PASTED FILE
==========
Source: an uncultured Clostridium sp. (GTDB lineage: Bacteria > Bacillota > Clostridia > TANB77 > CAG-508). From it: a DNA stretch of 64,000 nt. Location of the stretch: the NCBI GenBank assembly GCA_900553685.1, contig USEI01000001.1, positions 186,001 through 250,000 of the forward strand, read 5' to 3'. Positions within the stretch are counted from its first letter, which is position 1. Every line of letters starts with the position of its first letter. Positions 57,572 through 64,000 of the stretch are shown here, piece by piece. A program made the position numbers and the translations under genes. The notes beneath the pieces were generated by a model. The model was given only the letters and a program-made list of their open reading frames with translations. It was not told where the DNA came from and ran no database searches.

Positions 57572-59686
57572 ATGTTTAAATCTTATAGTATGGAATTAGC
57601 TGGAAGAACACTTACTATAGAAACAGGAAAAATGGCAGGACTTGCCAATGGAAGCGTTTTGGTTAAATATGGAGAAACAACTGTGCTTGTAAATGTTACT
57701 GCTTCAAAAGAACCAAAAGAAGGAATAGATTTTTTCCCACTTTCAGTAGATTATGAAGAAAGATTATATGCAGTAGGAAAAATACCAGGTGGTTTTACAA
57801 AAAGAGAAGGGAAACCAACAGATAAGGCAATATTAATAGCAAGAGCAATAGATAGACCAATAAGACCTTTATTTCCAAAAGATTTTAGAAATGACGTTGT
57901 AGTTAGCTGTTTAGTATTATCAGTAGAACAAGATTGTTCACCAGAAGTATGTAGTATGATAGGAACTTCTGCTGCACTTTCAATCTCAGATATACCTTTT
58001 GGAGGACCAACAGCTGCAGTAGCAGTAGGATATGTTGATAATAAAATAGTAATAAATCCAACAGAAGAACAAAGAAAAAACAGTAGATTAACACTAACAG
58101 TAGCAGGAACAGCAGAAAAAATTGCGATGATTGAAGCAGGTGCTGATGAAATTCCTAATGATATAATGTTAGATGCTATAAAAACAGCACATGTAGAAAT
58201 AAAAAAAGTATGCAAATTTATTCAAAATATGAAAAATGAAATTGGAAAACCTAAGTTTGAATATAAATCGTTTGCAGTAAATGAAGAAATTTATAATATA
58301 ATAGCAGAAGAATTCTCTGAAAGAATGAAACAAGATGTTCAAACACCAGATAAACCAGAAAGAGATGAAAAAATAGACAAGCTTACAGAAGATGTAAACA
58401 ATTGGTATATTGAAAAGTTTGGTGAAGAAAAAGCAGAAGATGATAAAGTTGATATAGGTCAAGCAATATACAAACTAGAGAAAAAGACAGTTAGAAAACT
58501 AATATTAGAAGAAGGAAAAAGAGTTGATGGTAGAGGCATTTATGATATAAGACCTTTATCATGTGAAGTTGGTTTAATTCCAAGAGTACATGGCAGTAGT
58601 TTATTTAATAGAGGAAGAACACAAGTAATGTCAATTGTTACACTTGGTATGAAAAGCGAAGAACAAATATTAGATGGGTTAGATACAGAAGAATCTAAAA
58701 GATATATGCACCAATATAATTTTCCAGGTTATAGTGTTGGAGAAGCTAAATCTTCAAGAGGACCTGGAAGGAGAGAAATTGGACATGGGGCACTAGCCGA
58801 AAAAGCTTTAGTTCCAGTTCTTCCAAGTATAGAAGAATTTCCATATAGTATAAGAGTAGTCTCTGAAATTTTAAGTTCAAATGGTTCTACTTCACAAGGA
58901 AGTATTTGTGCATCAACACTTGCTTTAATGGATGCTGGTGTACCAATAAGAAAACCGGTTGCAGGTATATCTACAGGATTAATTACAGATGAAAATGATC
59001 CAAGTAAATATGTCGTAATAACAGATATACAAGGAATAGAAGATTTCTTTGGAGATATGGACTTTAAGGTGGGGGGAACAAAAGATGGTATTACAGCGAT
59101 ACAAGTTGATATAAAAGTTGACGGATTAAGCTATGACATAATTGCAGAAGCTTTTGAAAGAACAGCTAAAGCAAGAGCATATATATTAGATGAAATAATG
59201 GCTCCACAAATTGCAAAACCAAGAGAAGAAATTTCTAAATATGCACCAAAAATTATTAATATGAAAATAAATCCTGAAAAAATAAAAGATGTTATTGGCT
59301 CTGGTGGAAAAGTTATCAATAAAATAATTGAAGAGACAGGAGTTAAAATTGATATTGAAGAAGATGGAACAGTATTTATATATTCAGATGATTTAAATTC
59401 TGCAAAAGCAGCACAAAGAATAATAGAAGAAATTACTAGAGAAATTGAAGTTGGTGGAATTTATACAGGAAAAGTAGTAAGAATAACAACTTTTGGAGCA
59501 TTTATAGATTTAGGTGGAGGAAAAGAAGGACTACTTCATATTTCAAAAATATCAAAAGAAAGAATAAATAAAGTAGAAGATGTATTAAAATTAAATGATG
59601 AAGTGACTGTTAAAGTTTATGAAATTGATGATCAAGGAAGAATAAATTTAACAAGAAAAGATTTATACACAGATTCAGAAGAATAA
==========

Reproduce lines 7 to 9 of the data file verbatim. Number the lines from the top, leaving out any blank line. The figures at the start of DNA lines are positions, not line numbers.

57901 AGTTAGCTGTTTAGTATTATCAGTAGAACAAGATTGTTCACCAGAAGTATGTAGTATGATAGGAACTTCTGCTGCACTTTCAATCTCAGATATACCTTTT
58001 GGAGGACCAACAGCTGCAGTAGCAGTAGGATATGTTGATAATAAAATAGTAATAAATCCAACAGAAGAACAAAGAAAAAACAGTAGATTAACACTAACAG
58101 TAGCAGGAACAGCAGAAAAAATTGCGATGATTGAAGCAGGTGCTGATGAAATTCCTAATGATATAATGTTAGATGCTATAAAAACAGCACATGTAGAAAT